A national Electric Power Research Institute (EPRI) survey regarding the impact of the novel coronavirus (COVID-19) pandemic on utility customer perceptions and consumer activities found that a statistically significant number of customers are using more electricity and expecting greater utility assistance during the pandemic, but fewer than one in 10 are more likely to contact utilities for help with their bills.
"There is a dichotomy in public perceptions reflected in the data," said EPRI Senior Program Manager Omar Siddiqui. "The responses indicate that while few consumers may reach out to their utilities, many expect their utilities to reach out to them to provide support during this pandemic."
- Only 8% of consumers report being "more likely" to reach out to their utility for help with their energy bills, and 7% of consumers are "more likely" to inquire about alternative rate plans because of the crisis.
- However, 40% of respondents expect their utility to provide energy savings advice, 25% expect their utility to offer programs and products to help reduce energy use and bills, and 26% expect their utility to offer alternative rate plans during the pandemic.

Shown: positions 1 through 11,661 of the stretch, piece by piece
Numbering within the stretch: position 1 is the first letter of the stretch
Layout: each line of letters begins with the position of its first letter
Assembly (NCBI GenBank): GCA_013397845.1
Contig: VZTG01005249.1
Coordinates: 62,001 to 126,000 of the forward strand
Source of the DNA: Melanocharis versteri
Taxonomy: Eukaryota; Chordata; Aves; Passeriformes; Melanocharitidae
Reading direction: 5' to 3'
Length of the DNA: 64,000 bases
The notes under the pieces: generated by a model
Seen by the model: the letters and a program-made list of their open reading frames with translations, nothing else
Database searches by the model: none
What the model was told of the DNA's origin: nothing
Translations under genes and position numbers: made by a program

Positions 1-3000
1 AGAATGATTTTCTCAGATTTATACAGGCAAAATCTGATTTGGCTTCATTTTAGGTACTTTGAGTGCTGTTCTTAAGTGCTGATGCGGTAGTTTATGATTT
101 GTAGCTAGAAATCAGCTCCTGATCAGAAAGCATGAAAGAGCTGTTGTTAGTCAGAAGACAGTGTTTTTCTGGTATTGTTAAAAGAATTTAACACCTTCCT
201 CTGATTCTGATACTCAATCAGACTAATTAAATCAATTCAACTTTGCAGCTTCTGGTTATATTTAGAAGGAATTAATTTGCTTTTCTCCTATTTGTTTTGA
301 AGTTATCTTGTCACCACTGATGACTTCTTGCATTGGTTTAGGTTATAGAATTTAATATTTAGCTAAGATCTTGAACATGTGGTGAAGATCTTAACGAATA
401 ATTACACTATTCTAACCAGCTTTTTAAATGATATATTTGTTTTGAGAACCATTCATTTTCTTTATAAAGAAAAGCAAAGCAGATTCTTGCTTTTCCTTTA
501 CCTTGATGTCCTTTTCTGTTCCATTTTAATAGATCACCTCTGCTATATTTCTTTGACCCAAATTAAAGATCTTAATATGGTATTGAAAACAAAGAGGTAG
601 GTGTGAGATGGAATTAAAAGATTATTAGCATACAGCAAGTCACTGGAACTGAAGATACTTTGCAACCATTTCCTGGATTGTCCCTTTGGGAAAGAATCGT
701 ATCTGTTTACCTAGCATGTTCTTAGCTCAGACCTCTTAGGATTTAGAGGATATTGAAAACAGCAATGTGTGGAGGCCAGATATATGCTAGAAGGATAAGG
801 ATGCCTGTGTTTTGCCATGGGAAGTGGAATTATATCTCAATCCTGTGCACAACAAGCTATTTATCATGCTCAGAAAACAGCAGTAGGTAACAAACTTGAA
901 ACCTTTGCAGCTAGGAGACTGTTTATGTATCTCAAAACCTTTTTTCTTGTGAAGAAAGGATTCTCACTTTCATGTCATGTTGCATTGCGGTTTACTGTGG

The nationally representative sample of 2000 respondents includes a margin of error of 2.3%. The survey was completed during the week of April 13.
- 21% report seeing an increase in their home energy bills:
- 49% cite increased energy use from electronic devices, the end-use category with the highest incidence of increased energy use
- Consumers with children schooling at home reported the highest incidence of higher bills and increased energy use:
- 31% of these consumers indicate higher energy bills
- 66% of these consumers reported increased use of electronic devices
- 12% of consumers are "very concerned" about their energy bills:
- Levels of concern over energy bills are highest in the Northeast, particularly in New York State
- 34% of consumers indicated that savings from other expenses are offsetting increases in home energy bills:
- For consumers working from home as a result of the pandemic, this share is 48%, presumably reflecting reduced vehicle miles
- The economic impacts of the pandemic make most customers less likely to purchase energy technology this year:
- The pandemic has reduced customer motivation to purchase energy-efficient appliances and enabling devices such as smart thermostats
- Net intent to purchase an electric vehicle (EV) declined, although this may reflect broader decline in consumer intent to purchase any type of vehicle
- For customers in the Western United States, the pandemic has motivated slightly greater net intent to purchase a rooftop solar system or generator, and energy-efficient upgrades to air conditioning, water heating, and insulation/windows
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